South Devon motorists are being urged to reduce their speed to 20mph in built-up areas, in a bid to cut the number of people killed and seriously injured on the roads.
The message comes from road safety charity Brake, as it reveals every week nine adults and three children (age 0 to 17) are run down and killed or seriously hurt when on foot or bike in the South West.
Each year the charity dedicates one week to raising awareness of road dangers. The theme for this year’s Road Safety Week, which gets under way today, is ‘Slower speeds = happy people’.
Brake is calling on drivers to slow down to 20mph around homes, schools and shops. This, the charity explains, will save lives, as it gives motorists a good chance of stopping in time in an emergency.
Brake will also be raising awareness of the importance of making it safer for people to walk and cycle in their community.
In the South West last year 26 people were killed on foot and 349 were seriously injured. Of these victims, 28 per cent (105) were children: three child pedestrians were killed and 102 suffered serious injuries.
Meanwhile 10 cyclists were killed and 233 suffered serious injuries. Of these victims, 12 per cent (28) were children: two child cyclists were killed and 26 suffered serious injuries.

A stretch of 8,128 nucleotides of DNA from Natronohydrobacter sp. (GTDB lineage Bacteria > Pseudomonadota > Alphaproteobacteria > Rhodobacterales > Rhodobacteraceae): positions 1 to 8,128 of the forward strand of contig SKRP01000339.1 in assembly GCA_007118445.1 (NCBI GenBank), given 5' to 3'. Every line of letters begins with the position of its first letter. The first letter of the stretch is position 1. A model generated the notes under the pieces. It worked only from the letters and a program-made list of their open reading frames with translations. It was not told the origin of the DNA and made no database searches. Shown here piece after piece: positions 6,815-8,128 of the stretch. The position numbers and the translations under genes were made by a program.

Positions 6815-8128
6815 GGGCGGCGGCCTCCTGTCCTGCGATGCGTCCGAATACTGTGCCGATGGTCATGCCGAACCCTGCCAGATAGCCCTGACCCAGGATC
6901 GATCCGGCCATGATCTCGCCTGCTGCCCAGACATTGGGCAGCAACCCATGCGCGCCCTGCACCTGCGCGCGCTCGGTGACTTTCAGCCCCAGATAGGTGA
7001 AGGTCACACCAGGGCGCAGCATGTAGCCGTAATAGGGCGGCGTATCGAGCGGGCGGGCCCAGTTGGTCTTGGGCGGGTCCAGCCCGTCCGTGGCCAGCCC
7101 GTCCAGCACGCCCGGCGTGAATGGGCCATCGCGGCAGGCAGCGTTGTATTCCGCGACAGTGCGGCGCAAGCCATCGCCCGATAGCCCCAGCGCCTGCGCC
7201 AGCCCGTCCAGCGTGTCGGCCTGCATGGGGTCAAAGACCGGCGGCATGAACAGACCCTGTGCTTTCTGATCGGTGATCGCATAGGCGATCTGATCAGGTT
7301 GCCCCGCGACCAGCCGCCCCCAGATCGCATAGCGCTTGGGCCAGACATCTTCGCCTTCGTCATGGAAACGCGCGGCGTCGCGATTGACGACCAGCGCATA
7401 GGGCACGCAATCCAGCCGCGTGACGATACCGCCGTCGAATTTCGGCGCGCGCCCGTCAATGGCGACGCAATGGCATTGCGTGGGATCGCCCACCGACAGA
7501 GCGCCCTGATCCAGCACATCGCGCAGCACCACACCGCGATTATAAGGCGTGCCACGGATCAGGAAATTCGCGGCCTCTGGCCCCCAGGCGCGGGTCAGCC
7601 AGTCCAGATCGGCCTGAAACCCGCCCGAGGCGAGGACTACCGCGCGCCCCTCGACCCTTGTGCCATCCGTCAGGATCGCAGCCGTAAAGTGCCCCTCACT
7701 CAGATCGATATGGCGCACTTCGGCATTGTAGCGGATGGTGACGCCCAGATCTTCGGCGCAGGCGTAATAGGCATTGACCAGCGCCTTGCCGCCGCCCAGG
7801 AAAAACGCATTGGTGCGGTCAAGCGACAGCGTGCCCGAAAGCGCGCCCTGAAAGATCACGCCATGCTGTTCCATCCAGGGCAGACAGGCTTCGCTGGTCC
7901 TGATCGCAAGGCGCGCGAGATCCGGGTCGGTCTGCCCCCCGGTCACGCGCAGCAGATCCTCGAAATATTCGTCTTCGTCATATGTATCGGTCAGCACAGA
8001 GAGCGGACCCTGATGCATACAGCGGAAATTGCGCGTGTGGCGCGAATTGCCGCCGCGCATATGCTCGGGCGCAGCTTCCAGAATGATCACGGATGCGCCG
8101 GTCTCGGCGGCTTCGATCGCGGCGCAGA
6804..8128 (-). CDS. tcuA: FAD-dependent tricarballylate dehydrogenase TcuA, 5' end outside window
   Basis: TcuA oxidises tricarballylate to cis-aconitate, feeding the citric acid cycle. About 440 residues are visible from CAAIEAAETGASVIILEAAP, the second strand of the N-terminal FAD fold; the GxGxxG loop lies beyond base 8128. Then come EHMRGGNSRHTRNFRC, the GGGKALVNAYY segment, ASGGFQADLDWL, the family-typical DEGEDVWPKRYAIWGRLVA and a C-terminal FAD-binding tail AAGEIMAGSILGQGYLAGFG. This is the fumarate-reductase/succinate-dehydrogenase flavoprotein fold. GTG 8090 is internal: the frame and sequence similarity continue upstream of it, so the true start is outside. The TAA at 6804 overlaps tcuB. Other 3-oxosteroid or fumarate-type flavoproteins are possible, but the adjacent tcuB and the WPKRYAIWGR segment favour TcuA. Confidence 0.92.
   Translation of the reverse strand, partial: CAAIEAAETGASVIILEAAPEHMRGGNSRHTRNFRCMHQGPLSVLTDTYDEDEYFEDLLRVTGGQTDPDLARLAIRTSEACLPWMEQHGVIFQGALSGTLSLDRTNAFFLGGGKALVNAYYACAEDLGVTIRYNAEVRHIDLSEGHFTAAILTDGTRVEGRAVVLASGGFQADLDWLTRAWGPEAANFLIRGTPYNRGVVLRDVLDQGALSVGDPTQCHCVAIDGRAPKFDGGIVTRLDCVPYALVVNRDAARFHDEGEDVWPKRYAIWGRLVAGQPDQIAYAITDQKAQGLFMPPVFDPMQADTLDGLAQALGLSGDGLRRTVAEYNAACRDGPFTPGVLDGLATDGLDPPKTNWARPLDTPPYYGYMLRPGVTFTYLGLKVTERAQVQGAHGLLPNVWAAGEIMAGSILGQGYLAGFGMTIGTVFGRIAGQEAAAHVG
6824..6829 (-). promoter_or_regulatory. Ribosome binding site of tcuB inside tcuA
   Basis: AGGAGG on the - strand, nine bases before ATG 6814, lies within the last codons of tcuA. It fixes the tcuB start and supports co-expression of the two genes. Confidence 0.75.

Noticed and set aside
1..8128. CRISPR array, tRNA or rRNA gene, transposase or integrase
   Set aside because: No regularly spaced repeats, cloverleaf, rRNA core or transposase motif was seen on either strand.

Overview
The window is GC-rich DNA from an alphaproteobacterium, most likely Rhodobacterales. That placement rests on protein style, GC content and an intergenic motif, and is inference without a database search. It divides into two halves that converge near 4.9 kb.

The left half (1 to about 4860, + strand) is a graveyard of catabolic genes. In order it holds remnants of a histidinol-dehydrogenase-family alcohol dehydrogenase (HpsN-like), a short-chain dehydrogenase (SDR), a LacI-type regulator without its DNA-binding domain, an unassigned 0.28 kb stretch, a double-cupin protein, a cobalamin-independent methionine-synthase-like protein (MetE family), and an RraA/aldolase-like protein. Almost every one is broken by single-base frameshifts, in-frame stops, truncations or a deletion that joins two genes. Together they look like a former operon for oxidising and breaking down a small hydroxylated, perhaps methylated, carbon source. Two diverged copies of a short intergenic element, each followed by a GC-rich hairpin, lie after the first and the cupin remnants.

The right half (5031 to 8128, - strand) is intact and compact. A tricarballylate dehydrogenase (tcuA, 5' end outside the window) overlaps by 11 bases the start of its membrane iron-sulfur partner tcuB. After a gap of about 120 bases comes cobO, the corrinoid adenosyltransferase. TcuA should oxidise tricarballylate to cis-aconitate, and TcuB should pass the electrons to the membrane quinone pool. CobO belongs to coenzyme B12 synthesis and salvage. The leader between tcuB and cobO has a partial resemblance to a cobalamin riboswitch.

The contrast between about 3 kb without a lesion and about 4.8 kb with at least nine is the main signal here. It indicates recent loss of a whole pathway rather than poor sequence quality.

In 2011 pedestrian deaths and serious injuries rose significantly across the UK, and for the first time in 17 years. Pedestrian deaths increased by 12 per cent, while serious injuries climbed by five per cent.
Cyclist deaths decreased by two per cent in 2011, but serious injuries increased by 16 per cent.
Franki Hackett, campaign coordinator at Brake, said: “Everyone in the South West should be able to walk and cycle in their community without fear or threat: it’s a basic right, and GO 20 is about defending that.
“The 2012 Games helped us all realise the importance of being able to live active lifestyles. Critical to this is making our streets and communities safe places we can use and enjoy.
“Anyone who drives can help bring this about: pledge to GO 20 in communities, even where the limit’s still 30 - you’ll be doing something good for people around you, and you’ll hardly notice the difference to your journey.
“We’re also calling on national government and more local authorities in the South West to recognise the need for 20mph, and the huge demand for safe walking and cycling, and GO 20.”
A spokesperson for Devon and Cornwall Police said: “Speed is quite often a contributing factor in road deaths and casualties.
“What drivers should concentrate on is driving to the road conditions as opposed to the actual road speed limit. So motorists should reduce their speed in built-up areas, even if the limit is 30mph.
“We would support any campaign that is going to help reduce road deaths”.
To find out more about Road Safety Week, visit www.roadsafetyweek.org.uk.
To read about the benefits of 20mph zones, click here.